Cuts to the federal food stamp program that took effect Friday have caused anxiety among local people who receive the benefits and those who run food pantries.
The cuts to the federal Supplemental Nutrition Assistance Program, widely known as food stamps, began last week with the sunset of higher benefits that were part of the 2009 federal stimulus package meant to help Americans through the recession.
Much deeper cuts to the program over the next decade are possible as negotiations about the federal farm bill wear on in Washington. The federal program is administered by the U.S. Department of Agriculture.
Food pantry use tends to increase later in the month, when people have burned through the food stamps they received in the beginning of the month. Salem Supervisor Seth Pitts fears the cuts could move the heavy use earlier in the month than usual at the Salem pantry and others in the region.
“The fourth week is the heaviest, but now I think we’re going to see that in the third and fourth weeks,” Pitts said. “People have less to work with and they run out quicker, so more people are going to use food pantries. It’s a vicious cycle. It’s going to get tough.”
The benefits are dependent on income, household size and expenses. For a four-person household receiving the maximum benefit, the allotment will decline by $36, to $632 a month, according to the state Office of Temporary and Disability Assistance.
Cost-of-living adjustments are made to the program’s eligibility requirements annually, and recipients saw a bump up Oct. 1, only to be cut back a month later with the expiration of the extra boost from the stimulus.
The holiday season is busy at food pantries, as many of them run special holiday dinner and “Christmas basket” initiatives, gathering enough food for needy families to have traditional Thanksgiving or Christmas meals.
It’s also a time when cash-strapped residents may be balancing buying food with higher heating bills and the purchase of Christmas presents for their children, Pitts pointed out.
The Salem pantry serves residents within the Salem school district, which includes Salem and parts of Hebron, Greenwich, Jackson and Rupert, Vt. The pantry may put together as many Christmas baskets this year as it ever has, Pitts said.
The immediate future for food pantries in Glens Falls doesn’t appear any brighter.
“Funding for food is a massive concern,” said Maj. David Dean, pastor of the local Salvation Army.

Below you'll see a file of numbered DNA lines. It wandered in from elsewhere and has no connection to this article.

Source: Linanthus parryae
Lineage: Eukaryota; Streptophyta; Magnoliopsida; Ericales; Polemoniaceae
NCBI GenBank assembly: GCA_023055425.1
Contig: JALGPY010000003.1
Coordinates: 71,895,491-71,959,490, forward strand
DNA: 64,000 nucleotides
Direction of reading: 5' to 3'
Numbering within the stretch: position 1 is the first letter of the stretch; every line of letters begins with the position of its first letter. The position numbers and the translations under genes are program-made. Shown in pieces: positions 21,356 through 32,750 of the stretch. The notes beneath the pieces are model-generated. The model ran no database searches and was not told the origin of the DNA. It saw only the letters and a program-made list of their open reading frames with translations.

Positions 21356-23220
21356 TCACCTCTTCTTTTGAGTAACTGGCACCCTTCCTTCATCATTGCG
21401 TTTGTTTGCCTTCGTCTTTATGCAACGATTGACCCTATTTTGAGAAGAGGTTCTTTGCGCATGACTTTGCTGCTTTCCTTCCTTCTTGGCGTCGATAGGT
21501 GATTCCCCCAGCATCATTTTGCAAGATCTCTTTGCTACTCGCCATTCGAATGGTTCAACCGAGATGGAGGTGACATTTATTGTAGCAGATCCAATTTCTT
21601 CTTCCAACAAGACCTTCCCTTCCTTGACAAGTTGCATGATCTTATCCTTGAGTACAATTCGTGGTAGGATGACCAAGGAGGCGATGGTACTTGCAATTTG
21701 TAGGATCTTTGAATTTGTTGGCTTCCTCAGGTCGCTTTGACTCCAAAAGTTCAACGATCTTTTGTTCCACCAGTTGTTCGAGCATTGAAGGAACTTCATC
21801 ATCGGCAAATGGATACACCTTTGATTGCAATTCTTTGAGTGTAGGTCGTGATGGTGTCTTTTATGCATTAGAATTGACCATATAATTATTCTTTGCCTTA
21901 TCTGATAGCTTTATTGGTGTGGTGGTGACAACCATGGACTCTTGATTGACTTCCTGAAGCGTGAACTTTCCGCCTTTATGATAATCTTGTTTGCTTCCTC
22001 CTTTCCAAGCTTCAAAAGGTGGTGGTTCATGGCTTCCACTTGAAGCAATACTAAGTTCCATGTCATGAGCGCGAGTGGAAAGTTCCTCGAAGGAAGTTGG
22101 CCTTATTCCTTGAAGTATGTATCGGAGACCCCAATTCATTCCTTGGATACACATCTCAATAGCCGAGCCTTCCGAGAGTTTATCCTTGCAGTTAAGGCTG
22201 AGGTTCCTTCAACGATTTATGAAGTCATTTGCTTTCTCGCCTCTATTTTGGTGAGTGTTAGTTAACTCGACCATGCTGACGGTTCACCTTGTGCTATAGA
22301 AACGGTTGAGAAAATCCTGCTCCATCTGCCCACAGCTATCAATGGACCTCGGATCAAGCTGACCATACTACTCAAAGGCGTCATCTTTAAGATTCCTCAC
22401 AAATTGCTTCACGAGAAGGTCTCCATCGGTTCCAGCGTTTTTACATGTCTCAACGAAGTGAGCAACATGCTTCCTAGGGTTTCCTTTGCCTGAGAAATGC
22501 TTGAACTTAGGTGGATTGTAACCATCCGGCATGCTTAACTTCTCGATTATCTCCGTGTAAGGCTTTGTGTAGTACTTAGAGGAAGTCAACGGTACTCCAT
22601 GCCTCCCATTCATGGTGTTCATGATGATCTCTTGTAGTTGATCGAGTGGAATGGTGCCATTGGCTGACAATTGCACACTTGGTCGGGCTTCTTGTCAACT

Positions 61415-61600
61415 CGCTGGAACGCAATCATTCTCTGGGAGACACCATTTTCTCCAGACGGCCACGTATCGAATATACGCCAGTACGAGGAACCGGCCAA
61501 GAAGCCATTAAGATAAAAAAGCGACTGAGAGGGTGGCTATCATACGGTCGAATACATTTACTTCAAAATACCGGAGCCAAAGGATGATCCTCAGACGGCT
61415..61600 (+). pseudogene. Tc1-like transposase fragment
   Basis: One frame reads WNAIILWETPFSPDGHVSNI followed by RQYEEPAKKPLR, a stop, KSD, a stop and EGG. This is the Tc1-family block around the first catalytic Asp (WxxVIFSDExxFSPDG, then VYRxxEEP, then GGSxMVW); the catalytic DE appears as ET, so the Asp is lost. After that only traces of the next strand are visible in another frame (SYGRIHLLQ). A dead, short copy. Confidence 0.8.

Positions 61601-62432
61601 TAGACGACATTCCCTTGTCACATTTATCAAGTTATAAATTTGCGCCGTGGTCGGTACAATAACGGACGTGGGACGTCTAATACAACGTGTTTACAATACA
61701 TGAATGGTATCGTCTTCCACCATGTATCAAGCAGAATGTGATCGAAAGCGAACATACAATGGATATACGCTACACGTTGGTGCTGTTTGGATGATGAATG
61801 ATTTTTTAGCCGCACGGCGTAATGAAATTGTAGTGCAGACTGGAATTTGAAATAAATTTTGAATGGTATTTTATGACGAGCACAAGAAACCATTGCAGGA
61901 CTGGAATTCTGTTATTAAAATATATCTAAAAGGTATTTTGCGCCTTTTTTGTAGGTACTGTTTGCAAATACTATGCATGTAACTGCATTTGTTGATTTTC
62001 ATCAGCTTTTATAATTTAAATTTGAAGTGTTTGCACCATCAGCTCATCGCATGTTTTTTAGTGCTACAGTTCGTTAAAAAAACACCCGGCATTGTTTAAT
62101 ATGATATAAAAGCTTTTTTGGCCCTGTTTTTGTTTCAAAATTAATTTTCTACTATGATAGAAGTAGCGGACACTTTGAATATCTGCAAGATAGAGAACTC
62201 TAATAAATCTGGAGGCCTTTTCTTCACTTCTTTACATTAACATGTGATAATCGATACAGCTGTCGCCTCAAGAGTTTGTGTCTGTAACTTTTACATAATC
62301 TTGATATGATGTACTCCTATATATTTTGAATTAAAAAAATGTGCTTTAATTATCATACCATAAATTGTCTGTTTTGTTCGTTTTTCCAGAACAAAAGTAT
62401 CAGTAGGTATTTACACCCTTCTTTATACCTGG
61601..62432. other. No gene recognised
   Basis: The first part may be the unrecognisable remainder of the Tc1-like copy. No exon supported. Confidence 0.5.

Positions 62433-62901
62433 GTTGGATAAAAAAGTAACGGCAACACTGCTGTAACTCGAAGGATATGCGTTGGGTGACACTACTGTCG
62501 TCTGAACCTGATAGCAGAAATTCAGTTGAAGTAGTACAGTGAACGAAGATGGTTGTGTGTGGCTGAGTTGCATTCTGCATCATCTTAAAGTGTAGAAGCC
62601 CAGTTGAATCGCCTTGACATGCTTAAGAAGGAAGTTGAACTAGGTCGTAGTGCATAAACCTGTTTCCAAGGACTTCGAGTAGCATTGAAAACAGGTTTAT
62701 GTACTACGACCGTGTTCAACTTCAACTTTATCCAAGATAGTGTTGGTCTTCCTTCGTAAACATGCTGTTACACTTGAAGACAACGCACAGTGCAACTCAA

Dean sat with a couple earlier this week who saw their monthly allotment decrease by $20 to $100.
“They said, ‘We just don’t know how we will be able to do it on $25 a week,’ ” Dean said.
The Salvation Army runs a food pantry in Glens Falls that is open 30 hours a week, and Dean said the pantry has seen a slight decrease in use while the higher food stamp benefits were in effect.
During that time, more people seemed to have the money to buy food, but were still having trouble affording things such as heating fuel, he said.
“There was a services shift, from a bag of groceries to a big ticket item,” Dean said. “I see it shifting back with this cut.”
The Salvation Army’s Glens Falls food pantry saw a heavy month of use in October, with 157 people coming in for food, compared with 133 during October 2012. The year-over-year increase in the number of meals the pantry dispensed in October grew by more than 500, which could signify need was growing even before the food stamps cuts are factored in.
“That’s a pretty big difference in a month,” Dean said.
Meanwhile, October was a light fundraising month, exacerbating the problem. Dean characterized current food levels at the pantry as “pretty light” heading into the holidays.
But the Salvation Army’s largest challenge this year is that it has started its fiscal year, which began Oct. 1, deep in the hole compared with last year. The organization collected more than $17,000 to buy food for the needy in October and November last year, due in large part to an anonymous donor who offered to provide a funding match for other donations. The money was used to buy all of the organization’s holiday food last year, Dean said.
“That hurts,” he said. “We knew it was a one-time thing.”
Food pantries also help feed a wider range of the population, beyond
those on food stamps. The Rev. Jim Bartholomew, director of the pantry in Cambridge, has seen people who were recently laid off and struggling but don’t meet the food stamps threshold, he said.
That pantry is serving an average of 100 families per week, a major increase caused in large part by another local food pantry shutting down. The food stamps cut will likely increase demand.
“It may not seem like it to some people but if you’re on food stamps, that’s a big cut,” Bartholomew said.